As eVTOL aircraft developers get closer to manufacturing production versions of their vehicles, they are increasingly ordering hardware from key suppliers, in the process boosting cash flow across the emerging advanced air mobility supply chain. Evidence of this trend is provided by Astronics Corporation’s announcement this week that it is now taking orders for electrical power distribution, conversion, and vehicle charge control equipment from no fewer than 10 manufacturers.
Last year, Lilium selected Astronics to supply the power distribution system for its seven-seat eVTOL aircraft. The U.S. company is responsible for the vehicle's secondary and charging power distribution units (the SPDU and CPDU, respectively).
Astronics has not named the other nine eVTOL manufacturers now on its books for the company’s CorePower product portfolio. However, it reported that its order backlog in this sector is now valued at around $20 million for equipment to be supplied between now and when the aircraft achieve type certification and go into series production, at which point longer-term contracts are anticipated.
According to New York-based Astronics, it is supplying a wide range of electrical power management systems developed specifically for eVTOL vehicles. These cover conversion from 800 volts direct current (VDC) to 1,000 VDC converted down to 28 VDC. Power is distributed to where it is needed and the systems also guard against surges and other safety risks.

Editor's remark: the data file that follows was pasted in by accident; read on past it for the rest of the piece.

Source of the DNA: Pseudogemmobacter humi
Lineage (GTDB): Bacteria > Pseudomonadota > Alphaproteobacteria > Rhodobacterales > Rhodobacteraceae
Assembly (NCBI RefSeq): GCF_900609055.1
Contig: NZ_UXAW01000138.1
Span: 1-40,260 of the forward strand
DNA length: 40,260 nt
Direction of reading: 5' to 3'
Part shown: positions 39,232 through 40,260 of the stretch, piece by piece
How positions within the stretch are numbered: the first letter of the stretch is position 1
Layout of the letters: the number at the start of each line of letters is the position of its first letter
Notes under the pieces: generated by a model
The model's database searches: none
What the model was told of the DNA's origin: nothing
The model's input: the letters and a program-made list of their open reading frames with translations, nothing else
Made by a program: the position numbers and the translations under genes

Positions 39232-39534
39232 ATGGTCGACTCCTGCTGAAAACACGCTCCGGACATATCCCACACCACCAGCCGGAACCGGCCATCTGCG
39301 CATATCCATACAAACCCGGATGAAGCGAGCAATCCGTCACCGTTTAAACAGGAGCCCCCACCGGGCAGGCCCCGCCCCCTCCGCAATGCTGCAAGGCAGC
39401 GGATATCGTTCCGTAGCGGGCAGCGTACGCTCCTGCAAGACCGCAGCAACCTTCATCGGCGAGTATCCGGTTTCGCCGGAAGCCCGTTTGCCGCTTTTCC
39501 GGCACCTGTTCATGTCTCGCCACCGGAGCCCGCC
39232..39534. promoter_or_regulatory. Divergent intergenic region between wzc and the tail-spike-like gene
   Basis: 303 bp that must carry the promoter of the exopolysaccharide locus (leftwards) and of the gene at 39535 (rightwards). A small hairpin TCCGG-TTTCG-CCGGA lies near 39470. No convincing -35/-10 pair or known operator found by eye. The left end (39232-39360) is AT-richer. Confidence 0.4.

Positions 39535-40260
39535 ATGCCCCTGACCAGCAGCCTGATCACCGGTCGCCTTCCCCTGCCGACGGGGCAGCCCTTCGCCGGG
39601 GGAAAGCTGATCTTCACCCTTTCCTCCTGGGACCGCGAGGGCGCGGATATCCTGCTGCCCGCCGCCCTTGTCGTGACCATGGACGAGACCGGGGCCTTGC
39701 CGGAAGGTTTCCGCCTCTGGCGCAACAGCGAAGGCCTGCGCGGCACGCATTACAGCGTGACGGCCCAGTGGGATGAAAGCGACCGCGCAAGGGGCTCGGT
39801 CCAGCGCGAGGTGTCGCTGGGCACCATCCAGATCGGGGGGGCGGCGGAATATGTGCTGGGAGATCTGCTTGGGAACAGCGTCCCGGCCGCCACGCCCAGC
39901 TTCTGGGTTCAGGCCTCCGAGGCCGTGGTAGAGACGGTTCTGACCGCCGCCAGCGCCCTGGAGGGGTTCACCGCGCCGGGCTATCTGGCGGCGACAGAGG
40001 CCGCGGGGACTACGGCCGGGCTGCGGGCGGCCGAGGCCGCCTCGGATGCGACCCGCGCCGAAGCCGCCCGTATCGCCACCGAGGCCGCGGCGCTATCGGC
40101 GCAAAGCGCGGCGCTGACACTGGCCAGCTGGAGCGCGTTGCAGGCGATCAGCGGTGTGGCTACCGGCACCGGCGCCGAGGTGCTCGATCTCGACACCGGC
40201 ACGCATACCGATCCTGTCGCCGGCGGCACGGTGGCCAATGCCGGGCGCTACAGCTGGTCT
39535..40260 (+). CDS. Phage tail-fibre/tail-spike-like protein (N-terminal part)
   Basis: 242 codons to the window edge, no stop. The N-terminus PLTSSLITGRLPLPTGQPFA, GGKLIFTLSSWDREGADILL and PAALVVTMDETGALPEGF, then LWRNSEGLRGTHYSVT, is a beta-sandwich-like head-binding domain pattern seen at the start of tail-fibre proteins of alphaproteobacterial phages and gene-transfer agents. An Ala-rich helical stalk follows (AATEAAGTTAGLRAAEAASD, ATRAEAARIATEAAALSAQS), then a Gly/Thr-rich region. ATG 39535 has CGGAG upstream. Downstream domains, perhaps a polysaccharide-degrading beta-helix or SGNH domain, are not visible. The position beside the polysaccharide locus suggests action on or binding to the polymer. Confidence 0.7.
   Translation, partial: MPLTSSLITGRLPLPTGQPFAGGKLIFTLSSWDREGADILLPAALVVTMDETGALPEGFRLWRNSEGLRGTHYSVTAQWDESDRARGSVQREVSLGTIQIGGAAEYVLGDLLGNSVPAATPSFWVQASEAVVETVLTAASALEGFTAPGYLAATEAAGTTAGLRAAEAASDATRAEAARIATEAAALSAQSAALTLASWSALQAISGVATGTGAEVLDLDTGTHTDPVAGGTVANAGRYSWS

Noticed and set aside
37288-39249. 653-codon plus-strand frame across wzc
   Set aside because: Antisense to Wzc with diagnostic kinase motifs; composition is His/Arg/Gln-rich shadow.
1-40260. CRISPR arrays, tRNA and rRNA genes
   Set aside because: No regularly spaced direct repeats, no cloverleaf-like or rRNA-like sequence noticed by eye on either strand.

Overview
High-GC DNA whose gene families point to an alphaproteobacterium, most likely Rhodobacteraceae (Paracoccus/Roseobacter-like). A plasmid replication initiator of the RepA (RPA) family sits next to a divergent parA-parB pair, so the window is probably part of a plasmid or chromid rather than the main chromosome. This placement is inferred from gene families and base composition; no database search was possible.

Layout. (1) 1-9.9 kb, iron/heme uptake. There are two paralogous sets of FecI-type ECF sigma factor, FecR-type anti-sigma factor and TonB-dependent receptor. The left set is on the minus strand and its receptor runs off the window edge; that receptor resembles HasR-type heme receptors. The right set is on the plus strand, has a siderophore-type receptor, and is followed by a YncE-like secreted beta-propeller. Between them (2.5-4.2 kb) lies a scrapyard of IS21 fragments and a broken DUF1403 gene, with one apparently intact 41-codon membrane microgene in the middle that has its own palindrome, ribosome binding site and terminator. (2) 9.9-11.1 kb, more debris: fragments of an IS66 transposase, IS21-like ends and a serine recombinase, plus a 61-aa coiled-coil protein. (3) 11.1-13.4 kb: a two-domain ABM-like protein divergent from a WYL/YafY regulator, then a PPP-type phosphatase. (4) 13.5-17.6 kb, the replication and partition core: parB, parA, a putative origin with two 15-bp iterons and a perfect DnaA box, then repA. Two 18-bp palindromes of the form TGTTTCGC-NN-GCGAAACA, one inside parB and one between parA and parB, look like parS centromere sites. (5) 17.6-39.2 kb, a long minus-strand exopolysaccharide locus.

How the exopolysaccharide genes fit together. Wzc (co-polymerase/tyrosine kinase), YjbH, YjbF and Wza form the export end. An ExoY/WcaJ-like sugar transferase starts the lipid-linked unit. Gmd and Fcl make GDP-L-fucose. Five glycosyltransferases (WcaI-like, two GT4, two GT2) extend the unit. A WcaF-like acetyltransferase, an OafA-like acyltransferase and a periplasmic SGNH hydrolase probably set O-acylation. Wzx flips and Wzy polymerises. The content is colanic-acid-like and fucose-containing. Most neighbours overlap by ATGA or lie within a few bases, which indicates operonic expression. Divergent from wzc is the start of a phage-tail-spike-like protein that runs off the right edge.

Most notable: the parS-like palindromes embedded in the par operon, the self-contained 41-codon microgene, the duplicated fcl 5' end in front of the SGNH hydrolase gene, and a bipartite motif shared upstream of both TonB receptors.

The company says it developed the hardware to be sufficiently compact and lightweight for the completely new architecture of eVTOL aircraft. The equipment provides reliable power management from the aircraft batteries to critical systems including flight controls, avionics, navigation, communications, and sensors, as well as for lighting and passenger amenities in the cabin.
Crane Will Develop Power Distribution System for Heart's ES-30 Airliner
Meanwhile, Heart Aerospace has enlisted defense supplier Crane Aerospace & Electronics to help design the electric power distribution system for its planned 30-seat hybrid-electric ES-30 aircraft. Powered by electric motors, the ES-30 is expected to have a range of about 200 kilometers (124 miles) when flying solely on battery power, during which time it will produce zero emissions. The hybrid system will serve as a range extender, allowing the aircraft to fly up to 800 kilometers (500 miles) with the help of fossil-fuel-powered turbogenerators.
Heart announced this week that it intends to integrate Crane’s high-voltage power conversion system, as well as its low-voltage control and distribution system, into the ES-30’s hybrid-electric powertrain.